A proposed resolution by the Vermont Senate and House of Representatives:
Joint resolution expressing strong opposition to any governmental registry based on religion, race, or ethnicity and to any mass deportation of undocumented residents.
Whereas, the Declaration of Independence’s proclamation “that all men are created equal,” has, on occasion, fallen short when members of religious, racial, or ethnic groups have been subjected to discriminatory federal policies, and
Whereas, the Chinese Exclusion Act of 1882 and the far broader Immigration Act of 1924 are two of examples of federal laws that either prohibited or restricted immigration based on religion, race, or ethnicity, and
Whereas, at the start of World War II, Civilian Exclusion Order No. 34 directed the exclusion of persons of Japanese ancestry, including U.S. citizens, from the nation’s west coast and resulted in the relocation of Japanese Americans to internment (concentration) camps, and
Whereas, the U.S. Supreme Court upheld this order in an infamous decision, Korematsu v. United States, 323 U.S. 214 (1944), and although Congress enacted the Civil Liberties Act of 1988, Pub.L. No. 100–983, that apologized for this wartime policy, the potential of the federal government mistreating individuals based on their religion, race, or ethnicity still exists, and
Whereas, while campaigning, now President‑elect Donald Trump stated his support for mandatory registration of Muslims residing in the United States, seemingly to include American citizens, and
Whereas, although he quickly began to narrow, if at times ambiguously, the scope of his proposed registry, the mere fact that he would contemplate a religiously based national registry raises chilling comparisons to the relocation of Japanese Americans during World War II, and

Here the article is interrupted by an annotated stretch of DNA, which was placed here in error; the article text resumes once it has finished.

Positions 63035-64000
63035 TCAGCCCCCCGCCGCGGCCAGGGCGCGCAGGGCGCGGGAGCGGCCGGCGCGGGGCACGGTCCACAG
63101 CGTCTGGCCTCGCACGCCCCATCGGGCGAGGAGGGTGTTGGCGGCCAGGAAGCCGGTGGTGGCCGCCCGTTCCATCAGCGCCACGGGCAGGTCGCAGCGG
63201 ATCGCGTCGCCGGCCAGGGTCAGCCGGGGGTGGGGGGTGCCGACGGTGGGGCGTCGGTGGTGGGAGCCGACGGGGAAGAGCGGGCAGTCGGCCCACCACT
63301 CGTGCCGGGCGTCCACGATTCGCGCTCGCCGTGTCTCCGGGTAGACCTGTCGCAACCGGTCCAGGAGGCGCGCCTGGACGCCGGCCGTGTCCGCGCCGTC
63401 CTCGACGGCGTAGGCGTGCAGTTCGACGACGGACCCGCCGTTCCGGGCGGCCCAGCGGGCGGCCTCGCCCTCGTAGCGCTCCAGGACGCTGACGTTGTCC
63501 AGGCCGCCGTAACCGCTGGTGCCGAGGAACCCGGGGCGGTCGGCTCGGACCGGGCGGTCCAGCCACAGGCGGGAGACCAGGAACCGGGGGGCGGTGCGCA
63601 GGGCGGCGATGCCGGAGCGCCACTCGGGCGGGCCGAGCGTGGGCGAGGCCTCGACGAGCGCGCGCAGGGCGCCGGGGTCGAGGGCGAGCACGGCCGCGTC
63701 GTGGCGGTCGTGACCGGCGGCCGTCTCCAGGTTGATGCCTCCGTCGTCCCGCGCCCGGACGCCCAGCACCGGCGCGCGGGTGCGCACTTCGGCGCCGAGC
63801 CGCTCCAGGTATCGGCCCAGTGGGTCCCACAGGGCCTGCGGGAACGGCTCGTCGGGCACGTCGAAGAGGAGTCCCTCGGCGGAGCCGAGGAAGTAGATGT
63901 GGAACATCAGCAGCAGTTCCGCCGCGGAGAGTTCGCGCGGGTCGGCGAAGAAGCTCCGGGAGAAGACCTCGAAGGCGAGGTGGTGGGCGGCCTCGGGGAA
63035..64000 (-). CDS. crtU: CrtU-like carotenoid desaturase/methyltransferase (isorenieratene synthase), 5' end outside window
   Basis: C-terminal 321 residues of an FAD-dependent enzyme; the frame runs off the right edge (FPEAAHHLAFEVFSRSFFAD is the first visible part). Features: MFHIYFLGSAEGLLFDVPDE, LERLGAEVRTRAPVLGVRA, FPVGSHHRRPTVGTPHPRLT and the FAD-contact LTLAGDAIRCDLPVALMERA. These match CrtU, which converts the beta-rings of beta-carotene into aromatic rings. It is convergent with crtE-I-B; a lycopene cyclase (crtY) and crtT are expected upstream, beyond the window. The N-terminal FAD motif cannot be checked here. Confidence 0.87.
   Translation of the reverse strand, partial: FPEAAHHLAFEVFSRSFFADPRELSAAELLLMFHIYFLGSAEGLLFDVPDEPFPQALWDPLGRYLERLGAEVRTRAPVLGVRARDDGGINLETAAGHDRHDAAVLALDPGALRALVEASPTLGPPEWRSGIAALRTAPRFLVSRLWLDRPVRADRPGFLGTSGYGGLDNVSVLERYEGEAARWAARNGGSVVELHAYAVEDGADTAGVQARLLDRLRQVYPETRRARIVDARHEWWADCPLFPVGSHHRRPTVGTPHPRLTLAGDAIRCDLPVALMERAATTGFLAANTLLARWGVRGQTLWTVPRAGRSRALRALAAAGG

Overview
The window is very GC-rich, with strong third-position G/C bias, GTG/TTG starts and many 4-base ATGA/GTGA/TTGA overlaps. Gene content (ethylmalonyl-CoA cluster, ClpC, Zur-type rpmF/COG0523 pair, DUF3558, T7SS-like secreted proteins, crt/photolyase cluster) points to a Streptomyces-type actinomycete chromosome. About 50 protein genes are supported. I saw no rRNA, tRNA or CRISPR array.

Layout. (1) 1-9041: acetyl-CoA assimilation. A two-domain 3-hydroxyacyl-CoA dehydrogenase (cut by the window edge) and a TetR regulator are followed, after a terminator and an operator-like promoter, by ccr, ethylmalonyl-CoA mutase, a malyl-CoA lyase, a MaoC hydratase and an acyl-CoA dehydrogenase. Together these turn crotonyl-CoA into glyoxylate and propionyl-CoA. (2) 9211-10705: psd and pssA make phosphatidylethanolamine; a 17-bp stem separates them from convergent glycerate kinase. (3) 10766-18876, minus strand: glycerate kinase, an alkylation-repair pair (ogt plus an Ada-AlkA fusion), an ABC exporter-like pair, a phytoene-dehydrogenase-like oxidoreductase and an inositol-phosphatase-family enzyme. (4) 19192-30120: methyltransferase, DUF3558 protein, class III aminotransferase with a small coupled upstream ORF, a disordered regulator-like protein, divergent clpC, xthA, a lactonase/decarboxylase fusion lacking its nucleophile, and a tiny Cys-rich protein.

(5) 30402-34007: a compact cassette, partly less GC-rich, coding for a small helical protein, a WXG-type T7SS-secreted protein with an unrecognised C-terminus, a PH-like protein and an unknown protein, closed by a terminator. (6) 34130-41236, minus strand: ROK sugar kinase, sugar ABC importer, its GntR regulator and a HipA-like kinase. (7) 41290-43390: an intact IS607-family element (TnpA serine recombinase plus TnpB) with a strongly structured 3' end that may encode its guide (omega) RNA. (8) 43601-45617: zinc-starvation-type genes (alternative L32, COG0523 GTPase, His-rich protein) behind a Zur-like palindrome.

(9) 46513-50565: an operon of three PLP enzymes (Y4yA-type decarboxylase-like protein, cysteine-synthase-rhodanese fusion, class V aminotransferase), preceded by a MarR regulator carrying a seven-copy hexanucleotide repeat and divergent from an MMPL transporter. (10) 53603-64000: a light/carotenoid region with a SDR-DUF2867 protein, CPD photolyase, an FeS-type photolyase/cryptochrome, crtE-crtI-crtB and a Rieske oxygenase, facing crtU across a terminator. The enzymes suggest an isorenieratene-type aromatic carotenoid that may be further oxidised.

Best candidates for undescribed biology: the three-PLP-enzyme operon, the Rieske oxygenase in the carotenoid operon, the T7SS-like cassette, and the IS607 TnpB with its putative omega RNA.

Whereas, President-elect Trump also proposed while campaigning to deport all 11 million undocumented persons residing in the United States, and
Whereas, although he subsequently narrowed the deportation proposal to those undocumented persons who have committed crimes, a number he estimated at two to three million individuals, the concept still raises core constitutional issues of due process, and
Whereas, this proposal, depending on the ultimate scope of its coverage, has the potential to result in the deportation of hundreds of thousands of undocumented young persons who are living in this country through President Obama’s Deferred Action for Childhood Arrivals program, and
Whereas, the registry and mass deportation proposals run contrary to our nation’s most fundamental democratic principles, now therefore be it
Resolved by the Senate and House of Representatives:
That the General Assembly expresses its strong opposition to any governmental registry based on religion, race, or ethnicity and to any mass deportation of undocumented residents, and be it further
Resolved: That the Secretary of State be directed to send a copy of this resolution to President-elect Donald Trump and the Vermont Congressional Delegation.
*Clerks Note: This text was read at the rally. It has not been minuted as approved by the Meeting, it will be considered at the next monthly Meeting.
What does thee say?